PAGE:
Fomapan/AristaEdu Ultra reciprocity numbers

Discussion in 'B&W: Film, Paper, Chemistry' started by lilmsmaggie, Jan 27, 2011.

  1. lilmsmaggie

    lilmsmaggie Member

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    I'm going to be shooting AristaEdu Ultra 100 in 4 x 5 next month. I've never used this film before. Seems like some of you out there have been using/testing Fomapan, e.g. Ian Grant, etc.

    I believe Ian mentioned that you could use Ilford FP4+ numbers but not quite sure.

    Can someone provide some reasonably dependable reciprocity numbers?

    Much Appreciated :D

    Dwain
     
  2. Thomas Bertilsson

    Thomas Bertilsson Subscriber

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    I can't tell you exactly the full range of reciprocity failure, but I've used it a fair bit for pinhole work.

    For me, using mainly Kodak Xtol as developer, the following exposure times versus metered times have worked:

    Under one second metered = exposure time.
    1s metered = 2s exposure
    2s meteres = 4s exposure
    4s metered = 12s exposure
    8s metered = 30s exposure

    Those times have worked fairly well for me, but I only shot 50 rolls of it, so I wouldn't call myself a veteran with it.
    It's worth mentioning that my normal processing in Xtol has 3 minute agitation intervals.

    As always when you use new film, bracket. And test with a few sheets first; both exposure and development.

    Good luck!

    - Thomas
     
  3. Toffle

    Toffle Member

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    Thomas' numbers sound pretty much like what I have heard as well, though I have also heard reports of total shadow loss despite compensation, and I have also heard complaints of poor overall contrast. I'd like to find out for sure, as I just took shipment of a 50 sheet box of 8x10 from Freestyle.
     
  4. lilmsmaggie

    lilmsmaggie Member

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    The 4 x 5 will be processed using Rollo Pyro but when at home, I take my film to a lab (Cox B&W Photo) be processed which uses Xtol, so I'll keep those numbers in mind.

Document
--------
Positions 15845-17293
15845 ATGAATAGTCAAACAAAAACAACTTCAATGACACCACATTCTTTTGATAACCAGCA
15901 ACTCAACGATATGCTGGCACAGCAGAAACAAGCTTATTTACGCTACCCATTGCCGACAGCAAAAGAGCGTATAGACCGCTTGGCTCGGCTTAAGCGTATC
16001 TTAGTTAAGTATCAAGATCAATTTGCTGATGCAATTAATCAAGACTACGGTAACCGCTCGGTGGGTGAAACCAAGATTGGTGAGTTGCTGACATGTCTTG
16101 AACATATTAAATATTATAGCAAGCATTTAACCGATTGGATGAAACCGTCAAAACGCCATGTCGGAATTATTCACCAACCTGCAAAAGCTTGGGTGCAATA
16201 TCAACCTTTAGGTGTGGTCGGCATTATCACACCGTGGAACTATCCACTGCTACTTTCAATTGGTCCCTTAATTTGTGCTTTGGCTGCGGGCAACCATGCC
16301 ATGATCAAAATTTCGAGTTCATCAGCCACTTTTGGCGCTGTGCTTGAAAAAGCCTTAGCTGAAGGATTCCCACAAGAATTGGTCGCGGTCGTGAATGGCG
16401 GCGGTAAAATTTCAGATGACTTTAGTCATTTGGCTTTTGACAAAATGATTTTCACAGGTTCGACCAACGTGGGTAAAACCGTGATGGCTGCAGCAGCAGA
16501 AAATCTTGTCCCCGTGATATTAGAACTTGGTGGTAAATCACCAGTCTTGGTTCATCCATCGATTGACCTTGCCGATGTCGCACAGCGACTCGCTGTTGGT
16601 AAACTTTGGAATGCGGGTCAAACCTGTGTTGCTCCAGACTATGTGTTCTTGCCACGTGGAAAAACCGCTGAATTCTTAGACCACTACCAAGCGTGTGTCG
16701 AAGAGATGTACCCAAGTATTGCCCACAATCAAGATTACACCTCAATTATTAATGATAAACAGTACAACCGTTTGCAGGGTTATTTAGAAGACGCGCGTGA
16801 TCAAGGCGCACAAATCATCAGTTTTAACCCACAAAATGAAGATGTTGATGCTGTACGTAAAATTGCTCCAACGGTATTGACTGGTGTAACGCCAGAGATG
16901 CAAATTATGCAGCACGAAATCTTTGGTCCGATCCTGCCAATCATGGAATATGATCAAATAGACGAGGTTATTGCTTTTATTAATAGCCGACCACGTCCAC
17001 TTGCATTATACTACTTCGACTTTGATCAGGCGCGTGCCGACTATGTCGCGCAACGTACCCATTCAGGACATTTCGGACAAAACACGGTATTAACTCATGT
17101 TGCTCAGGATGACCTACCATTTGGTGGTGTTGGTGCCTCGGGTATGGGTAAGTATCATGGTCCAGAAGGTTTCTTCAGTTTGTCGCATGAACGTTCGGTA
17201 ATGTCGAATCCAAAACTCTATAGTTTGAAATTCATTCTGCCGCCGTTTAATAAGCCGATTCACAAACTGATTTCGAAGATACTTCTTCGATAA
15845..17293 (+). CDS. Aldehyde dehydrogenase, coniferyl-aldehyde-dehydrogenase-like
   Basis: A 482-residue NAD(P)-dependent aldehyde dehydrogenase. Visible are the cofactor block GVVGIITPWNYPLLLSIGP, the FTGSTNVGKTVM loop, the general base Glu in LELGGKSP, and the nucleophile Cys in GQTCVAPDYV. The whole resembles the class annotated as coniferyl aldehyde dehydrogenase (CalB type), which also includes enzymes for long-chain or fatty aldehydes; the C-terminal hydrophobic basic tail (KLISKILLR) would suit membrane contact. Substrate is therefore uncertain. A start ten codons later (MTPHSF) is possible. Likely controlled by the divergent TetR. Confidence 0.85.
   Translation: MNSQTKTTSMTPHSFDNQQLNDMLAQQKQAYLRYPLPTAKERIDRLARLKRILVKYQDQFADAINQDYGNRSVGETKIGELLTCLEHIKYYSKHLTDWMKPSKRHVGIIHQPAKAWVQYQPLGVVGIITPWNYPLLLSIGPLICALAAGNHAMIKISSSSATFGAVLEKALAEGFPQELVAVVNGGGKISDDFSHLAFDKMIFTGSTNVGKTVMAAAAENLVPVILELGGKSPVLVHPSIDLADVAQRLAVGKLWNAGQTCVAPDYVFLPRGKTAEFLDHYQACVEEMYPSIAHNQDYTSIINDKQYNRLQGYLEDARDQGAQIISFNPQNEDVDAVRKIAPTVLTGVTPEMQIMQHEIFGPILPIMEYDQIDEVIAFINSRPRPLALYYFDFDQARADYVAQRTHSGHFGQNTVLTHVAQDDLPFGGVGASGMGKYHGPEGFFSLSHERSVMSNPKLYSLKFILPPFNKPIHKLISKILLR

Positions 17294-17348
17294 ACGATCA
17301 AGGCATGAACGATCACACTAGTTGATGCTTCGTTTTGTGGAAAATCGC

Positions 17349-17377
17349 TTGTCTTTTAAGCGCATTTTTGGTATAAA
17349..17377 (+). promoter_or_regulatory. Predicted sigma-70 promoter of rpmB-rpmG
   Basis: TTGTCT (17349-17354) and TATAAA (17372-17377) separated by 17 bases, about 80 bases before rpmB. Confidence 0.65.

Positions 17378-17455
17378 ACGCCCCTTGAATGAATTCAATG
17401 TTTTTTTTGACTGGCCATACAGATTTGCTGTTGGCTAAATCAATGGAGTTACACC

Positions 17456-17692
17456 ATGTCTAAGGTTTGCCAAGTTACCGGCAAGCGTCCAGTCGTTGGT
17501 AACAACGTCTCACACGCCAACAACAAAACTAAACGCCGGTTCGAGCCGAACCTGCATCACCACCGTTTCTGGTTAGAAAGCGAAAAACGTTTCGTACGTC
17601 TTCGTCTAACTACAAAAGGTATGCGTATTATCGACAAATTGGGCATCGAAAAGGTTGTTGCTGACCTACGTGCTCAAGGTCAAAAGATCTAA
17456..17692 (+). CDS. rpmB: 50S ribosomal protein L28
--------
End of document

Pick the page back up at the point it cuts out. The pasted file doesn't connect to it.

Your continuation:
Thanks for the Info Tom!

    Dwain
     
  5. Thomas Bertilsson

    Thomas Bertilsson Subscriber

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    Tom,

    With a developer like Xtol you will have lots of shadow detail. But I usually don't get that hung up on it. Black is so important as a foundation for a print, that a little lost shadow detail isn't the end of the world.
    It's a really beautiful film that prints extremely well.

    Watch out for runaway contrast when you process it. This is one reason why I slow down agitation, to avoid blocking up the highlights. Foma 100 is sensitive to how you process the film, and reacts very well to changes in your technique.
    The agitation alteration helps shadow detail too, because when you slow down the agitation intervals you have to develop longer, which subsequently helps film speed and shadow detail. You actually change the film curve somewhat doing this, which gives you a lot of room to play around and vary your results to your liking.

    Have fun!

    - Thomas

     
  6. Ian Grant

    Ian Grant Subscriber

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    My tests and use showed that it wasn't as bad as Foma's figures and at 1 sec needed about an extra half stop, and at 10 seconds a full stop extra, that was low eveing daylight.

    I think your figures are close to the Ilford ones, which I suggested using, the problem is that the type of light, low daylight as opposed to artificial light makes a big difference and it's easy for people to run a few test frames.

    Ian

    In low light levels a touch off over exposure is preferable to underexposure,